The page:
I love how the truck dominated the landscape while deteriorating comfortably into the prairie soil. I shot it twice on two separate trips, once with the hood open and once with the hood closed. 

The truck belonged to Ralph Rasmussen who grew up on the family homestead just below the buffalo effigy. I met Ralph several times on my trips and have written about him on my blog. He told me his interesting history of the sacred site as well as his family background in the area. Ralph has since passed away but his truck still sits atop the same rise where he parked it years ago. Other than my use of his old truck, the fictional story of Luke has nothing to do with Ralph Rasmussen.

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Chris, Buffalo Effigy, June 2011



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Filed under Family, Natural Places, Old Souls, Sacred Places, Spirit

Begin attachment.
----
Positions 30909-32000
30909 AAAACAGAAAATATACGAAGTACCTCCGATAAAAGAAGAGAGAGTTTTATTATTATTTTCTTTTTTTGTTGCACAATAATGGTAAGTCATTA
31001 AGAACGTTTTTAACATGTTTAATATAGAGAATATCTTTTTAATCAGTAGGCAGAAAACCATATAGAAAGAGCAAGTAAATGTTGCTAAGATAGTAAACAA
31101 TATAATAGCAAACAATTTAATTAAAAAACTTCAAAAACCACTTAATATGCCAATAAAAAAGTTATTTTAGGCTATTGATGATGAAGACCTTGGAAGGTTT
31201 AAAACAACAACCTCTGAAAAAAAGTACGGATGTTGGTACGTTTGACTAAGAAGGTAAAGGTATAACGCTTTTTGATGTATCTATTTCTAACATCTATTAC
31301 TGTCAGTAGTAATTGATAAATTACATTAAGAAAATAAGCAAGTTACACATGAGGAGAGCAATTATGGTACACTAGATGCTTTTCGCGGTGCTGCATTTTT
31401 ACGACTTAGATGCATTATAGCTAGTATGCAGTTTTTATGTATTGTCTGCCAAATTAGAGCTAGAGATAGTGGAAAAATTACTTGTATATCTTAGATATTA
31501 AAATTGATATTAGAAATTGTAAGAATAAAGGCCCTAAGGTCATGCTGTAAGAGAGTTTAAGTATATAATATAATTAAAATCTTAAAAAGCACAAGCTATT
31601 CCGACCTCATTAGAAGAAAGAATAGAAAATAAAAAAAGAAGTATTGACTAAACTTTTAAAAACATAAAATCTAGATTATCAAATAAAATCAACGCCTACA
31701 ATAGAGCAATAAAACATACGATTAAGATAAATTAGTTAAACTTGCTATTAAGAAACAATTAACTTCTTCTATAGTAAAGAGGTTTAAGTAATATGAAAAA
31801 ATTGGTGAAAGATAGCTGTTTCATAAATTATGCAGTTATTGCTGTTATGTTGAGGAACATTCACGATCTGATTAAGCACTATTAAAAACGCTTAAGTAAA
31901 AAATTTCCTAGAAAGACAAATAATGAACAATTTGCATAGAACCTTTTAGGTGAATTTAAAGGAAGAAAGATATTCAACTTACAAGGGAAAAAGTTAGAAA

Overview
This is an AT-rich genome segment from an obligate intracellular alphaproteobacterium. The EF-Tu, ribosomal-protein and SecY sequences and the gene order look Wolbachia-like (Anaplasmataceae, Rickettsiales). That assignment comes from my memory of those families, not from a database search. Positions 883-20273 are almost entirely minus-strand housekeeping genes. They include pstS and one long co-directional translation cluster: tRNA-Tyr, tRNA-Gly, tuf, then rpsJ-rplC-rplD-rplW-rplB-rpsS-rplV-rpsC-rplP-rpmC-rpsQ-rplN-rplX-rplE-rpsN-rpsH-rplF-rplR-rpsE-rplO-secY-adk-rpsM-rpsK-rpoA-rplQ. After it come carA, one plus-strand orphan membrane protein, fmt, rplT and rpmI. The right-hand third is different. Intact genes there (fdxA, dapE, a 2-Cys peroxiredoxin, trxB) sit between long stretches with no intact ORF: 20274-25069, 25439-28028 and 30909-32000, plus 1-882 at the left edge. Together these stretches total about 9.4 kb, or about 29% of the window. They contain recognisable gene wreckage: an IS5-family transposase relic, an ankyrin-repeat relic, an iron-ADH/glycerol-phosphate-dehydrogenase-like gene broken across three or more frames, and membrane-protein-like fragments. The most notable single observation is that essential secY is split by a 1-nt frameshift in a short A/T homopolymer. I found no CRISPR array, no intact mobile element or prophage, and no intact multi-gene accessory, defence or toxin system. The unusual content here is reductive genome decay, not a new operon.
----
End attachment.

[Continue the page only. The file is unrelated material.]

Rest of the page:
Sacred Places Video Update – Big Beaver Buffalo Effigy

Reid Dickie 

On my recent excursion into the Saskatchewan Holyland, I spent most of a morning at the buffalo effigy south of Big Beaver. My visit resulted in this video report on the site and its vistas.

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Filed under Ancient Wisdom, Love, PRAIRIES, Sacred Places, Saskatchewan, shaman, shamanism, Spirit

Happy Deathday Carlos Castaneda

Since Carlos was such a large influence on my early shamanic thinking, today I honour his day of ascension in 1998 after 72 years. He knew about it for years in advance. Don Juan showed him his death. Instead of quoting Carlos – he wrote a dozen books to do that – here is a short story I wrote called Carlos, Neil and Me. On a high hill in southern Saskatchewan next to a stone buffalo effigy, I met Carlos Castaneda. He was alone and naked except for a guitar. He sat cross-legged on the dry dun grass and strummed, trying to remember the words to some old Neil Diamond song.   The sun was in his eyes. He clenched them shut against the heat, the fury, the bullshit!   He asked if he could have my car. I told him it was rented.   “Rented!” he exclaimed. “Everything is rented!” with a wave of his hand to express inclusion. “We’re all rented!”   I gave him the car.    When he started it, that old Neil Diamond song was playing on the radio.